Asparagus is a seasonal vegetables and its bursts in the coastal area harvested in April and May, and in the inland area in May and June. Asparagus is a herbaceous, perennial plant growing to 100–150 cm (39–59 in) tall, with stout stems with much-branched, feathery foliage. The “leaves” are in fact needle-like cladodes (modified stems) in the axils of scale leaves; they are 6–32 mm (0.24–1.26 in) long and 1 mm (0.039 in) broad, and clustered four to 15 together, in a rose-like shape. The root system is adventitious and the root type is fasciculated. The flowers are bell-shaped, greenish-white to yellowish, 4.5–6.5 mm (0.18–0.26 in) long, with six tepals partially fused together at the base; they are produced singly or in clusters of two or three in the junctions of the branchlets. It is usually dioecious, with male and female flowers on separate plants, but sometimes hermaphrodite flowers are found. The fruit is a small red berry 6–10 mm diameter, which is poisonous to humans.
Only young asparagus shoots are commonly eaten: once the buds start to open (“ferning out”), the shoots quickly turn woody. Water makes up 93% of asparagus’s composition. Asparagus is low in calories and is very low in sodium. It is a good source of vitamin B6, calcium, magnesium, and zinc, and a very good source of dietary fibre, protein, beta-carotene, vitamin C, vitamin E, vitamin K, thiamin, riboflavin, rutin, niacin, folic acid, iron, phosphorus, potassium, copper, manganese, and selenium,as well as chromium, a trace mineral that enhances the ability of insulin to transport glucose from the bloodstream into cells. The amino acid asparagine gets its name from asparagus, as the asparagus plant is relatively rich in this compound. The shoots are prepared and served in a number of ways around the world, typically as an appetizer or vegetable side dish. In Asian-style cooking, asparagus is often stir-fried. Cantonese restaurants in the United States often serve asparagus stir-fried with chicken, shrimp, or beef. It may also be quickly grilled over charcoal or hardwood embers, and is also used as an ingredient in some stews and soups. In recent years, asparagus eaten raw, as a component of a salad, has regained popularity.Asparagus can also be pickled and stored for several years. Some brands label shoots prepared in this way as “marinated”.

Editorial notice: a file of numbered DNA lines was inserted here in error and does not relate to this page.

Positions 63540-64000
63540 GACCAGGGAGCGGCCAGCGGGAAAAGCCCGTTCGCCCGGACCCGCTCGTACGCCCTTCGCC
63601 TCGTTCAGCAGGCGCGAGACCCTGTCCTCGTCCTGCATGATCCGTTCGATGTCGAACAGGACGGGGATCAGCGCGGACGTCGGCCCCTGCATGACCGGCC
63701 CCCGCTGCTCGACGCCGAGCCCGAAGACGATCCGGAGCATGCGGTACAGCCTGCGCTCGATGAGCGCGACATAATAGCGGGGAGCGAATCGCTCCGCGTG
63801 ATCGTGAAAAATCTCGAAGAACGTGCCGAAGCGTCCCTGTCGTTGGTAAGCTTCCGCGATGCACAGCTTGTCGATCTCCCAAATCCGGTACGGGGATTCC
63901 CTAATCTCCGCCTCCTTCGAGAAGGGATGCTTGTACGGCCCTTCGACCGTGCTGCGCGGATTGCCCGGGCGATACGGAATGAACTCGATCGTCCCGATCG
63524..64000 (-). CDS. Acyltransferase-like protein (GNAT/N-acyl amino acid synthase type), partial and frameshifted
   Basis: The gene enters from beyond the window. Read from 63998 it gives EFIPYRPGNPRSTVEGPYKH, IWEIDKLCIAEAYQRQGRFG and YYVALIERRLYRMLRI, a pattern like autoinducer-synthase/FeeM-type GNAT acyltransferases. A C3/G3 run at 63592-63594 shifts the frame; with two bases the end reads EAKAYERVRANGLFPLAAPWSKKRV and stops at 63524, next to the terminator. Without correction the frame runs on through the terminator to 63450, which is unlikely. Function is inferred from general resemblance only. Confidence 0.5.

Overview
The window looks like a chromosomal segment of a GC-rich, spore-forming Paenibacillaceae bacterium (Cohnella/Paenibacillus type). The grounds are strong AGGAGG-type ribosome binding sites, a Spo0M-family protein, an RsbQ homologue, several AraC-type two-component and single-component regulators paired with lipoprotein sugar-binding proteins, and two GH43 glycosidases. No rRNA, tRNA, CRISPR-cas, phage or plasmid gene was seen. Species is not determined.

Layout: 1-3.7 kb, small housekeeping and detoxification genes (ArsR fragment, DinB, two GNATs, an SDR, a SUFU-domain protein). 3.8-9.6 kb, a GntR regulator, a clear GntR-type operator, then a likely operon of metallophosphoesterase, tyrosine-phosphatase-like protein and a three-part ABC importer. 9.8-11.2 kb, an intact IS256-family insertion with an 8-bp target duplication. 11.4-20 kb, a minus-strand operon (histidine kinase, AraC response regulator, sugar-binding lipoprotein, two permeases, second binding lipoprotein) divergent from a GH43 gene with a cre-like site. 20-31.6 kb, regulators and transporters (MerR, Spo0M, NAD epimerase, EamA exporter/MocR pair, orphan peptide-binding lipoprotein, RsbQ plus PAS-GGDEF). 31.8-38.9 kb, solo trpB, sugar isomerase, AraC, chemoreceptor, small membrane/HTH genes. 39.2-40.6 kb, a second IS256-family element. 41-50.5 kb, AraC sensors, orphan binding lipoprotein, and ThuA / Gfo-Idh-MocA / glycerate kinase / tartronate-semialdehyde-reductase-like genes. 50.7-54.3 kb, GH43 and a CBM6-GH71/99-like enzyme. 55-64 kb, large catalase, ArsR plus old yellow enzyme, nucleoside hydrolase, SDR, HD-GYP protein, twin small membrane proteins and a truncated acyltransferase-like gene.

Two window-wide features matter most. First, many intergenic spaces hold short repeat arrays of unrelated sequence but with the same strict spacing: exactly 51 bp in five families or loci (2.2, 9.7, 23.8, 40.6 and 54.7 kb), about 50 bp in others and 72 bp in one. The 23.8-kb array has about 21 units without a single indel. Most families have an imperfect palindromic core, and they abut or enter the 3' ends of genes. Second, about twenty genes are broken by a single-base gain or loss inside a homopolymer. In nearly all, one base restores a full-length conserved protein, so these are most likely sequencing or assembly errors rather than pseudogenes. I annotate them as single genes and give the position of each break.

Asparagus foliage turns bright yellow in autumn
Certain compounds in asparagus are metabolized to yield ammonia and various sulfur-containing degradation products, including various thiols and thioesters, which give urine a characteristic smell.
Some of the volatile organic compounds responsible for the smell are
Subjectively, the first two are the most pungent, while the last two (sulfur-oxidized) give a sweet aroma. A mixture of these compounds form a “reconstituted asparagus urine” odor. This was first investigated in 1891 by Marceli Nencki, who attributed the smell to methanethiol. These compounds originate in the asparagus as asparagusic acid and its derivatives, as these are the only sulfur-containing compounds unique to asparagus. As these are more present in young asparagus, this accords with the observation that the smell is more pronounced after eating young asparagus. The biological mechanism for the production of these compounds is less clear.
The onset of the asparagus urine smell is remarkably rapid. The smell has been reported to be detectable 15 to 30 minutes after ingestion.
Cream of asparagus soup
Asparagus, a light chicken or vegetable stock and milk or cream are primary ingredients. The cooked asparagus may be puréed or pulped in its preparation, and some preparations may combine both puréed and solid forms of asparagus, such as cooked asparagus tips. Puréed versions may be strained through a sieve to remove stray stringy asparagus matter. The use of thick pieces of asparagus can enhance the flavor of puréed versions of cream of asparagus soup, as can the use of fresh asparagus while it is in season (during spring). It may be thickened using a roux, and some versions may omit milk and use extra stock, along with additional roux to thicken the soup. It may be served garnished with cooked asparagus tips, croutons, sour cream, crème fraîche, herbs such as chives, parsley and tarragon, and other foods. Cold versions may contain cream stirred into the soup prior to serving, or may be topped with sour cream. Additional ingredients in its preparation may include half and half, light cream, evaporated milk, onion, garlic, lemon juice, celery, salt, pepper, leeks and herbs such as basil and parsley. Cheese may add flavor and thickness to the soup in versions that omit cream or milk. Sometimes rice is added.